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I see a lot of people asking a similar question, but not this exact one. I'm trying to do what I would hope would be relatively simple with POCO proxies.

using (var context = new MyObjectContext())
{
    context.ContextOptions.ProxyCreationEnabled = true;

    // this does indeed create an instance of a proxy for me...
    // something like Product_SomeBunchOfNumbersForProxy
    var newEntity = context.CreateObject<MyEntity>();

    // throws exception because newEntity is not in ObjectStateManager...why??
    context.ObjectStateManager.GetObjectStateEntry(newEntity);

    // ok, well I guess let's add it to the context manually...
    context.AddObject("Model.Products", newEntity);

    // doesn't throw an exception...I guess that's good
    var state = context.ObjectStateManager.GetObjectStateEntry(newEntity); 

    // prints System.Data.EntityState.Unchanged...oh...well that's not good
    Console.WriteLine(state.State);

    // let's try this...
    context.DetectChanges();

    // doesn't throw an exception...I guess that's good
    state = context.ObjectStateManager.GetObjectStateEntry(newEntity);

    // prints System.Data.EntityState.Unchanged...still no good...
    Console.WriteLine(state.State);

    // dunno, worth a shot...
    context.Refresh(RefreshMode.ClientWins);

    // throws exception because newEntity is not in ObjectStateManager...
    // that didn't help...
    state = context.ObjectStateManager.GetObjectStateEntry(newEntity);
}

What am I doing wrong? Thanks!

share|improve this question
    
I think some properties-changes from newEntity should change it's state, not only it's creation. –  ralf.w. Sep 20 '10 at 20:13
    
I'm not sure exactly what you are trying todo. you have a lot of code, trying to do something. But it is unclear what it is you actually want to do? –  Alex James Sep 22 '10 at 20:03
    
I don't see a question here. –  Gabe Sep 23 '10 at 2:15
    
The question is: Why isn't my new object attached to the context when I create it using the context - and why does it have a state of unchanged when I add it manually?...It should be new... –  Jeff Sep 23 '10 at 4:53

2 Answers 2

I haven't done much with proxies, but it looks like you're expecting it to track changes on an object that has no persistent state yet.

CreateEntity really just creates the object. It's no different than saying "new MyEntity". So you have to add that entity to the context and save the changes before it has any true "state" to track against:

using (var context = new MyObjectContext())
{
    context.ContextOptions.ProxyCreationEnabled = true;
    var newEntity = context.CreateObject<MyEntity>();
    context.Add(newEntity);
    context.SaveChanges();
    // now GetObjectStateEntry(newEntity) should work just fine.
    // ...
}
share|improve this answer
    
So you're saying that EF CAN'T track changes against a new proxy object, unless it's been persisted first?? That would explain a lot if that's what you mean... –  Jeff Sep 22 '10 at 23:17
1  
It doesn't really matter whether EF can track changes to a new object or not, what matters is EF doesn't need to track changes to new objects. Why: There isn't a previous version, so you can just insert the latest version! Property level change tracking is only required when you need to know what existing properties value need to change. –  Alex James Sep 23 '10 at 2:01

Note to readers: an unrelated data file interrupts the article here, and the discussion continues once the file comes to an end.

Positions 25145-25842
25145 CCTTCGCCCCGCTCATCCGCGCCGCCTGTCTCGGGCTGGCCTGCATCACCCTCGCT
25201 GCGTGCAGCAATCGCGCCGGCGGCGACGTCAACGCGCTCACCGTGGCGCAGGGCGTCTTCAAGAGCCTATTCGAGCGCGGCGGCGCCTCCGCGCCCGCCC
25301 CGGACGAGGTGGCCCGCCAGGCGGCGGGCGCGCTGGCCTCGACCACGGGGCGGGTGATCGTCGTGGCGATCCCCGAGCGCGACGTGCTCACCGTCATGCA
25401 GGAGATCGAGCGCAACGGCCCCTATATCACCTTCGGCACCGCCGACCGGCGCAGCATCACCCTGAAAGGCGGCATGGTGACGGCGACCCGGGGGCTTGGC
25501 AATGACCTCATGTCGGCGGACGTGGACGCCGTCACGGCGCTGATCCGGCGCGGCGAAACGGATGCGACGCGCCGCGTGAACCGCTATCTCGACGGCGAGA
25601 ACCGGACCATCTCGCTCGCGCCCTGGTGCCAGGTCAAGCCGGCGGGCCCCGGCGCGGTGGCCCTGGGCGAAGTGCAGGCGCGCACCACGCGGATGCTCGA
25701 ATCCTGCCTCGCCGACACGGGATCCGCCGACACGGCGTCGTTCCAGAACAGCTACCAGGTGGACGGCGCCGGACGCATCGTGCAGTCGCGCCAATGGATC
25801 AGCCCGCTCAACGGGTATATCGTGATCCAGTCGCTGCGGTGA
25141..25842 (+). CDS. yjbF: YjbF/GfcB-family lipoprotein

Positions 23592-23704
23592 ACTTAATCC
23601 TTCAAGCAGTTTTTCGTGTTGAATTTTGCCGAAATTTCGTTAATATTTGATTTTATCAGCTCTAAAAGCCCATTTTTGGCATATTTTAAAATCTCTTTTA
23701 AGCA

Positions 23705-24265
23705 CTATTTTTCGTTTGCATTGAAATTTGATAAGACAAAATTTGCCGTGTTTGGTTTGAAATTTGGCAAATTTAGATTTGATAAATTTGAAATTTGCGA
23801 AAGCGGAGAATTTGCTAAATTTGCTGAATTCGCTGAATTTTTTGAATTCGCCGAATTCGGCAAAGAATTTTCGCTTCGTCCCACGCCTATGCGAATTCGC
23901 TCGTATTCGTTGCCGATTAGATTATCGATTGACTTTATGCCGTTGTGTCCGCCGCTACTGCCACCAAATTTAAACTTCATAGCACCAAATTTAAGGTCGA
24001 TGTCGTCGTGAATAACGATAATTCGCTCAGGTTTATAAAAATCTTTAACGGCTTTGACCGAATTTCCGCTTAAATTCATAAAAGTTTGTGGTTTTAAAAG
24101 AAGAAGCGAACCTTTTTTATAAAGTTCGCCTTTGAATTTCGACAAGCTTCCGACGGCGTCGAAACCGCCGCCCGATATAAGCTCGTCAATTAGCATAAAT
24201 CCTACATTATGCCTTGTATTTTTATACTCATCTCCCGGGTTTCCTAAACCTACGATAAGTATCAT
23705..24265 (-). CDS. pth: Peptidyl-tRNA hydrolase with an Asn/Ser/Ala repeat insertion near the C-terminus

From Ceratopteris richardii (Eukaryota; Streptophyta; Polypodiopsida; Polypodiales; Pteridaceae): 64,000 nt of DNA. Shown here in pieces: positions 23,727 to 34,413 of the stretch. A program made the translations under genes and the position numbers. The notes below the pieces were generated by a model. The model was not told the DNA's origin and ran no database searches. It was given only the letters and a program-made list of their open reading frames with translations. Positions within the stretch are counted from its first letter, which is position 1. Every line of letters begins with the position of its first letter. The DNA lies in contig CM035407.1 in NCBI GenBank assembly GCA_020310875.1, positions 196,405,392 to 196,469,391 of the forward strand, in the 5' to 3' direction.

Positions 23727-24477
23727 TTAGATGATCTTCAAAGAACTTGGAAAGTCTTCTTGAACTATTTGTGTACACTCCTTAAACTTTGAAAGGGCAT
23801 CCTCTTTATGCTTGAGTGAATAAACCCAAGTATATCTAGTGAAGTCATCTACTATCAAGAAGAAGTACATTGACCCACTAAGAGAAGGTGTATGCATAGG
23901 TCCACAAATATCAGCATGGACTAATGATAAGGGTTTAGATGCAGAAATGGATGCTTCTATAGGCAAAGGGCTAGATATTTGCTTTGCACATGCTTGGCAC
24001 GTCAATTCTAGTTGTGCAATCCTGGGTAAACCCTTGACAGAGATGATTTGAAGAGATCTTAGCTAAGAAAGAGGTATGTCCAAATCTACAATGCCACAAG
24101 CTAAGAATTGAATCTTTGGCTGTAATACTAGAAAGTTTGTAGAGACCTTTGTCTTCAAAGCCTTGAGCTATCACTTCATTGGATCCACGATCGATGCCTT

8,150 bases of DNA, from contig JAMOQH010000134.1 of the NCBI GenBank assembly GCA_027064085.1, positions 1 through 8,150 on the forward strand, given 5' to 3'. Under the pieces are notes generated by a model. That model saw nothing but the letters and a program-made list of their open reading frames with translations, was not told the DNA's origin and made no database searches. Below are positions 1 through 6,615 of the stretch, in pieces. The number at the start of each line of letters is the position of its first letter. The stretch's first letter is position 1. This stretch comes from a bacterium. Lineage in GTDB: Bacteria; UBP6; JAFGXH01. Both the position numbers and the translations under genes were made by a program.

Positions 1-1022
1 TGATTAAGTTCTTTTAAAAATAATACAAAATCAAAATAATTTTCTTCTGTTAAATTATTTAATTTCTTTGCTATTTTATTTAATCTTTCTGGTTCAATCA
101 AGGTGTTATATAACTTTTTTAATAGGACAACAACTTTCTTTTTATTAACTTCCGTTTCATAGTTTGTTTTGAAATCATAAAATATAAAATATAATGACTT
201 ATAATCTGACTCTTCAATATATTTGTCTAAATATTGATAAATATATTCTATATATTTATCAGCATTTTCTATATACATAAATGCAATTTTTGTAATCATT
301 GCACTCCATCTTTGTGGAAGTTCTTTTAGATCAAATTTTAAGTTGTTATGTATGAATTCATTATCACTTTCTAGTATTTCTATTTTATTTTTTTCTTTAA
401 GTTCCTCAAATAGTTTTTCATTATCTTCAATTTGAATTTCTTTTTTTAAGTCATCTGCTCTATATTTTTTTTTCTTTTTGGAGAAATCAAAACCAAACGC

So, let's say I have my proxy that I created with CreateObject<T> and later on want to determine if my object is in fact a new object or one I retrieved from the data store via a LINQ query. How would I do this? –  Jeff Sep 23 '10 at 4:54
    
When the object is persisted to the data store, Entity Framework assigns its primary key value. I generally check to see if the identity key is 0. But there may be a utility method somewhere to actually check whether the object came from the data store or was created and not yet persisted. –  StriplingWarrior Sep 29 '10 at 16:13

It looks like you want to add a new proxy object so EF can notice changes to it.

As mentioned by StriplingWarrior CreateObject<T> simply creates a proxied version of T, you have to Add it (for inserts) or Attach it (for updates) for EF to learn about it.

Reading between the lines in your code it looks like you want to do an insert?

If that is indeed the case a Proxy isn't even really required.

Why?

Well you don't need property level change tracking (i.e. to know what properties have changed) all you need to know is that the object is new and should be inserted.

Add calling ctx.MyEntities.Add(...) tells EF that.

Which means for inserts this is enough:

var entity = new MyEntity();
... // set some props
ctx.MyEntities.Add(entity);
... // sets some more props
ctx.SaveChanges(); 

Or this

var entity = ctx.CreateObject<MyEntity>();
... // set some props
ctx.MyEntities.Add(entity);
... // sets some more props
ctx.SaveChanges(); 

will both work. But the former is easier to understand.

Hope this helps

Alex (Microsoft)

share|improve this answer
    
For reference: meta.stackexchange.com/questions/5029/… –  Greg Sep 22 '10 at 20:31
    
Thanks Greg. I didn't realize I was flouting an unwritten rule. –  Alex James Sep 23 '10 at 1:44
    
Alex: The rule is in the FAQ (towards the bottom). –  Gabe Sep 23 '10 at 4:27
    
@Alex - Thanks for taking it well. I should have worded my "objection" in a more friendly manner. –  Greg Sep 23 '10 at 6:48
    
But adding my new object to the context leaves it with a status of Unchanged, even though it is new and has not been inserted into the DB yet. –  Jeff Sep 23 '10 at 13:43

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